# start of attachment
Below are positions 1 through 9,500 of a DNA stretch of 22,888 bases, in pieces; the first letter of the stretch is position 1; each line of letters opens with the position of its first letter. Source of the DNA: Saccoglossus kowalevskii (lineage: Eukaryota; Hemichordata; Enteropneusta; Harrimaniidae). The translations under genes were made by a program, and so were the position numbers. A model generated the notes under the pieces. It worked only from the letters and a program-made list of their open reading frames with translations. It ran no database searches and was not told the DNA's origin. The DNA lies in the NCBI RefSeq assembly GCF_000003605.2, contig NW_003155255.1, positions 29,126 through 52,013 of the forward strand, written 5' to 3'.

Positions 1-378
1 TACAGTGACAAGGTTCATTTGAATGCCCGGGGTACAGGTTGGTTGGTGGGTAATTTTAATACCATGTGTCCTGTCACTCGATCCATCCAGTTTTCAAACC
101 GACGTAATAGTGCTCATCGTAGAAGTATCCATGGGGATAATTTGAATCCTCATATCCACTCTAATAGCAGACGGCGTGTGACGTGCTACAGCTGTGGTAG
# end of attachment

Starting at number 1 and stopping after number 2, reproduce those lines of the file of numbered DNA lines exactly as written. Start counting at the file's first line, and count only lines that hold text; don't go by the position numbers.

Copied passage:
Below are positions 1 through 9,500 of a DNA stretch of 22,888 bases, in pieces; the first letter of the stretch is position 1; each line of letters opens with the position of its first letter. Source of the DNA: Saccoglossus kowalevskii (lineage: Eukaryota; Hemichordata; Enteropneusta; Harrimaniidae). The translations under genes were made by a program, and so were the position numbers. A model generated the notes under the pieces. It worked only from the letters and a program-made list of their open reading frames with translations. It ran no database searches and was not told the DNA's origin. The DNA lies in the NCBI RefSeq assembly GCF_000003605.2, contig NW_003155255.1, positions 29,126 through 52,013 of the forward strand, written 5' to 3'.

Positions 1-378